North East India has been disrupted by civil war for decades; more than 600,000 people have been killed and hundreds of thousands displaced. The Washington Post named it one of the six most under-reported zones of conflict in 2014. The seven states of the tiny northeast region are, unusual for India, mostly Christian and tribals. They consider themselves ‘Mongolian’ and racially distinct from the largely Caucasian Indian mainland.
The decades of violence in the North East was preceded by and, in some ways, rooted in the Partition of 1947-48, which exploded into a ‘mutual genocide’ amongst Hindus, Sikhs and Muslims. The carnage was intense, characterised by massacres, arson, kidnappings and ‘savage sexual violence’[i] with 15 million uprooted and between one and two million killed. Having re-categorised Indians over their 300-year occupation into boxes that broke down centuries of shared traditions and co-existence across religions,[ii] the British Raj was succeeded by a newly independent government too preoccupied to fulfill earlier promises of autonomy in the North East. To years of agitation, the government responded by sending in heavily-armed troops. Insurgency movements formed and then, so often the story, they fragmented into factions, turning their weapons on one another, distracting them from the real cause of their suffering: Delhi’s policies of nepotism, neglect and militarisation of the region.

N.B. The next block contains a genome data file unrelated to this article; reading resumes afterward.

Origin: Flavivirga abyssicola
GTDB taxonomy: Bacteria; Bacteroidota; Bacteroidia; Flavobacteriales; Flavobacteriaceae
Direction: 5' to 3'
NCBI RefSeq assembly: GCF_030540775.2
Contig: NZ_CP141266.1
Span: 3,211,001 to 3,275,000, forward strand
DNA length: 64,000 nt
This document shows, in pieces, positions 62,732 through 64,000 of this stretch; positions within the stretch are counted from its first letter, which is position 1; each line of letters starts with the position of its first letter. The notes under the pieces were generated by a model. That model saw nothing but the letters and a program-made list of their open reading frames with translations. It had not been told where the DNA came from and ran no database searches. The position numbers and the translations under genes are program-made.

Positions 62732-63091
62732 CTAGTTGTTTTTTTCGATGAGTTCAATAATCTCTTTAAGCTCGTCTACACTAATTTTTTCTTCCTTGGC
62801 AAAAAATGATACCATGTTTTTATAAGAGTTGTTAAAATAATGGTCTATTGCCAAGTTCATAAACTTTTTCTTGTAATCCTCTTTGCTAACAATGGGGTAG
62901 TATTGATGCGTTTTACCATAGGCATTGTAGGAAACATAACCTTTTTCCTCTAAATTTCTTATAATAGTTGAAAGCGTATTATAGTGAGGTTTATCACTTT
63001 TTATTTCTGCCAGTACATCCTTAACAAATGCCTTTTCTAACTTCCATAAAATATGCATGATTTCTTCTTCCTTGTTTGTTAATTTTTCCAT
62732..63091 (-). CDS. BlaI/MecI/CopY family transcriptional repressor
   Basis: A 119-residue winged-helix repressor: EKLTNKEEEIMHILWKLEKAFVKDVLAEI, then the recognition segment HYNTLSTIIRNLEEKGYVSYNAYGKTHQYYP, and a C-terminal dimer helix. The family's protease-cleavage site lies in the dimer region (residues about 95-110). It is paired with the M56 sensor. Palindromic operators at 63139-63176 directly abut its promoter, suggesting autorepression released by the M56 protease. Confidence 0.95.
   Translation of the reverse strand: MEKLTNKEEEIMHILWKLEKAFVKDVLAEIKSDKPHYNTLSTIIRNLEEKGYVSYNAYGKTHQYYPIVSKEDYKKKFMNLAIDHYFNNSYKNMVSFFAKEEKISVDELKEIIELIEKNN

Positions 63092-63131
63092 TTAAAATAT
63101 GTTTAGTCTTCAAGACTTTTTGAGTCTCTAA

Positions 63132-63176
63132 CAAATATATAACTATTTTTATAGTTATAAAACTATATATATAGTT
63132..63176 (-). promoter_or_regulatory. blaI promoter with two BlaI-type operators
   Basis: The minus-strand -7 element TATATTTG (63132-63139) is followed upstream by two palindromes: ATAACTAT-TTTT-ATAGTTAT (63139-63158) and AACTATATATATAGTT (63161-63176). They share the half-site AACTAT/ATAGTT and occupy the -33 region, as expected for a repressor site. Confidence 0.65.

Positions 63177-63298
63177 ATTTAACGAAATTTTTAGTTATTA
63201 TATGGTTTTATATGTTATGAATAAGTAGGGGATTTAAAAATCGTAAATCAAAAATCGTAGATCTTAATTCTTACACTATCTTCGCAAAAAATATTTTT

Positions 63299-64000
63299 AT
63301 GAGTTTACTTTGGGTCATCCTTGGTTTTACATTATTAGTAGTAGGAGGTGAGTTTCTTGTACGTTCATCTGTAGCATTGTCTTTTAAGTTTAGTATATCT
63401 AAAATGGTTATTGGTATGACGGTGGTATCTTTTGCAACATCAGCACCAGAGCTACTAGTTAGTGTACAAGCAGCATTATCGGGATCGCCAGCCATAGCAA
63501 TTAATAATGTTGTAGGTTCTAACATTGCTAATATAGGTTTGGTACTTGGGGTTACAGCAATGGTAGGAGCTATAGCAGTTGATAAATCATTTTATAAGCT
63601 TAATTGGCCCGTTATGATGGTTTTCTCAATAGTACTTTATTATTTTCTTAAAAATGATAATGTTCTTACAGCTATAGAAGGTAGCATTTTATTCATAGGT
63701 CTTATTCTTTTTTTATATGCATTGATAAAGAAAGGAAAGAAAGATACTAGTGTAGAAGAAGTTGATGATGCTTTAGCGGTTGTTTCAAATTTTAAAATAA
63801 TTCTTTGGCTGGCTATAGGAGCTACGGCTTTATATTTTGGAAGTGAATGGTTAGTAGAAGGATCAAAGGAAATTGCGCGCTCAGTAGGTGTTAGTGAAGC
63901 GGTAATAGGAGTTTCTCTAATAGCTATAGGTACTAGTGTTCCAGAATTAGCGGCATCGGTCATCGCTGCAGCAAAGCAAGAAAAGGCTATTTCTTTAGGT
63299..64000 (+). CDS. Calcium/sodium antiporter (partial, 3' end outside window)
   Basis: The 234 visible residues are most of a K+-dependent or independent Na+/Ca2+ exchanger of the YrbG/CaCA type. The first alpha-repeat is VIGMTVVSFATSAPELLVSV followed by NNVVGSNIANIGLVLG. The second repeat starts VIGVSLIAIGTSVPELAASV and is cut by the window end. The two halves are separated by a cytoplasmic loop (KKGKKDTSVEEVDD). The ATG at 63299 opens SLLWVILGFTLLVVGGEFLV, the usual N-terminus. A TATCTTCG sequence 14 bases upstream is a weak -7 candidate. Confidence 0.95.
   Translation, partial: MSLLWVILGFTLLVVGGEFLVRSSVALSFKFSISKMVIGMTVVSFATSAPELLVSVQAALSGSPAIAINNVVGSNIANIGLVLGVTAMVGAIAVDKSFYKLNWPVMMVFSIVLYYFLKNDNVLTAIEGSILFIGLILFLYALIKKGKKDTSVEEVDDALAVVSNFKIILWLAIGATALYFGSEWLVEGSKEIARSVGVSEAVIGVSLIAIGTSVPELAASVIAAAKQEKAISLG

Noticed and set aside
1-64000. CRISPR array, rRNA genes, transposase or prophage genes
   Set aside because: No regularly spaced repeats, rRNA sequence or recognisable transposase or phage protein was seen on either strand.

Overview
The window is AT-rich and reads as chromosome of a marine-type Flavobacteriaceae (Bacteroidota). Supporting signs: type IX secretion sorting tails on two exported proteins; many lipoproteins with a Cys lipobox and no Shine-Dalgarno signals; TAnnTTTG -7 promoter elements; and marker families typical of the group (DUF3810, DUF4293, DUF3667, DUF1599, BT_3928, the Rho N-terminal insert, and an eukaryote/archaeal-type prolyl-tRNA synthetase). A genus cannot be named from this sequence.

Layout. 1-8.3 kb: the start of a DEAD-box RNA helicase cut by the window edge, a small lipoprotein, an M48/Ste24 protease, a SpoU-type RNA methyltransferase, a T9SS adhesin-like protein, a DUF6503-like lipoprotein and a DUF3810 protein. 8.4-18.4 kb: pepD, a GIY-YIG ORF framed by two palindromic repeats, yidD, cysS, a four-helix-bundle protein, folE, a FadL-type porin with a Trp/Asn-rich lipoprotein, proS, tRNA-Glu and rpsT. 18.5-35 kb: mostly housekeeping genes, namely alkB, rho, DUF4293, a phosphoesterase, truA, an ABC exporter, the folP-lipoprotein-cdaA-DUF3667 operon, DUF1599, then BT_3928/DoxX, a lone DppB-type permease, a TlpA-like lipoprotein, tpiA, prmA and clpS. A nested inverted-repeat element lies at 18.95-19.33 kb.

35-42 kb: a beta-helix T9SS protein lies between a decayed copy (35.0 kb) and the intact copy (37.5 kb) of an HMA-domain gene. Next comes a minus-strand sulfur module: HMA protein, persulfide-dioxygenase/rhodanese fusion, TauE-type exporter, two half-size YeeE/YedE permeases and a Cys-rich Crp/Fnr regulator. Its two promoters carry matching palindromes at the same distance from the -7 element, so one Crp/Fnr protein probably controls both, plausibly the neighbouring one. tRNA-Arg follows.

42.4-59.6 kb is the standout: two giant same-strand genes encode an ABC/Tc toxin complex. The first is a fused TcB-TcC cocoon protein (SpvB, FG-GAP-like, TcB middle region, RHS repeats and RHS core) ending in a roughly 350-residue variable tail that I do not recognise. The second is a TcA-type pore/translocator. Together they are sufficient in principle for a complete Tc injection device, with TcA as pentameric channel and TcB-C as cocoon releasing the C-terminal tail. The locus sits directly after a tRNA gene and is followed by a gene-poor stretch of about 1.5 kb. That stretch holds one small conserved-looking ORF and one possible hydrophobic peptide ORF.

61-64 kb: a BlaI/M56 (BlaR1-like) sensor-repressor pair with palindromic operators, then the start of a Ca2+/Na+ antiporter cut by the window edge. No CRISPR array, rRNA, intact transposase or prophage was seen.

So how is it that the most Christian part of India is also the most violent? For some, the answer to that question is all too obvious in a world in which many see religion as the root cause of all evils. As Christians, to what extent does that identity inform the others – as mother, teacher, partner…? Or do our ‘tribal’ identities hold sway, our Christian identity brushed off for holy occasions only, a ‘Jesus veneer on what we were going to do anyways’? To what extent do we take seriously that saying that is arguably the most important and unusual thing that Jesus said, ‘Love your enemies.’ Do we allow those words to hang as interpretive plumbline for every other phrase, story, exhortation, rule or rhyme the Bible contains?